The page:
We have been quite concerned about the most widely prescribed diabetes drug in the world. Metformin (Glucophage) is taken by over 18 million Americans. More than 90 million prescriptions are dispensed for this drug annually. There is growing evidence that a number of these formulations are contaminated with the nitrosamine NDMA (N-Nitrosodimethylamine). Now, the FDA admits that metformin carcinogen contamination is a problem.
Carcinogens In Our Medicines:
Many people may say that ignorance is bliss. We disagree. When it comes to potentially cancer-causing chemicals, we think people need to be informed so they can avoid taking unnecessary risks.
Valsartan, Losartan, Irbesartan:
We started reporting on carcinogen contamination of blood pressure medications called ARBs (angiotensin receptor blockers) during the summer of 2018. We were among the first to alert readers to problems with valsartan. A manufacturing company in China (Zhejiang Huahai Pharmaceutical) sold valsartan contaminated with the nitrosamine NDMA to a number of other drug companies.
Ultimately, nitrosamines were found in lots of valsartan formulations as well as in irbesartan and losartan. Dozens of generic drug companies had to pull over 1,000 ARB products off pharmacy shelves.
Then the popular heartburn medicine ranitidine (Zantac) was found to also have a nitrosamine issue. Thanks to an online pharmacy in New Haven, CT, called Valisure, the world was alerted to this problem.
Initially, the FDA downplayed the concern. We wrote extensively about our ranitidine concerns throughout the fall of 2019. Finally, on April 1, 2020, the agency announced that:
“FDA Requests Removal of All Ranitidine Products (Zantac) from the Market”
You can read about this sad saga of FDA delay at this link:
Ranitidine – Zantac is Going, Going Gone at Last!
Have you ever taken Zantac or ranitidine for acid stomach, indigestion or heartburn? Tens of millions of people did. Now, Zantac is going to disappear. Why?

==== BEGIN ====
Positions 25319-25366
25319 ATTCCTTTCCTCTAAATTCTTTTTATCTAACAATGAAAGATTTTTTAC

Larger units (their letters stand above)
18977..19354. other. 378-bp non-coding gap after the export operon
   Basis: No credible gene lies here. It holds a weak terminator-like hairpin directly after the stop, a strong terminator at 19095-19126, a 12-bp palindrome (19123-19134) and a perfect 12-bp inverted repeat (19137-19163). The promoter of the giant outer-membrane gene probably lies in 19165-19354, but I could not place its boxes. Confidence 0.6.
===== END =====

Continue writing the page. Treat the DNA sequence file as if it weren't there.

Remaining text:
Breaking News–Metformin Mess:
Questions about metformin carcinogen contamination arose at the end of last year. In December, 2019, Singapore pulled products that had unacceptably high levels of NDMA in metformin. Canada and Switzerland followed suit.
The FDA responded on December 5, 2019, with this statement:
“The FDA is aware that some metformin diabetes medicines in other countries were reported to have low levels of NDMA. Based on the information we have available, the levels of NDMA seen outside the U.S. are within the range that is naturally occurring in some foods and in water. While we are aware that some regulatory agencies outside the U.S. may be recalling some metformin drugs, there are no metformin recalls affecting the U.S. market at this time. The FDA is investigating whether metformin in the U.S. market contains NDMA, and whether it is above the acceptable daily intake limit of 96 nanograms. The agency will also work with companies to test samples of metformin sold in the U.S. and will recommend recalls as appropriate if high levels of NDMA are found.”
The message from the FDA boiled down to:
Keep taking your metformin. We’ve got you covered. We’re the FDA and we’ll protect you.
On February 3, 2020, the FDA reinforced that reassuring message. Its testing did not reveal worrisome metformin carcinogen contamination:
“The U.S. Food and Drug Administration posted laboratory results showing N- Nitrosodimethylamine (NDMA) levels in some metformin products approved in the U.S. FDA has determined that the levels of NDMA in metformin products tested range from not detectable to low levels. To date, no sample of metformin that FDA has tested exceeds the acceptable daily intake for NDMA. FDA has not recommended metformin recalls in the U.S.”
The FDA’s message:
Don’t worry, be happy metformin takers. The coast is clear.
Metformin Carcinogen Contamination:
A month later, though, the online pharmacy in New Haven, CT, reported that:
“Valisure’s analysis of 22 companies selling metformin and a total of 38 batches revealed 16 batches and 11 companies where NDMA levels were detected above the 96 nanograms (ng) daily acceptable intake limit. Several batches contained over 10 times the daily acceptable intake limit and there was significant variability from batch to batch, even within a single company. These findings underscore the importance of batch-level chemical analysis and the necessity of effective quality surveillance of medications.”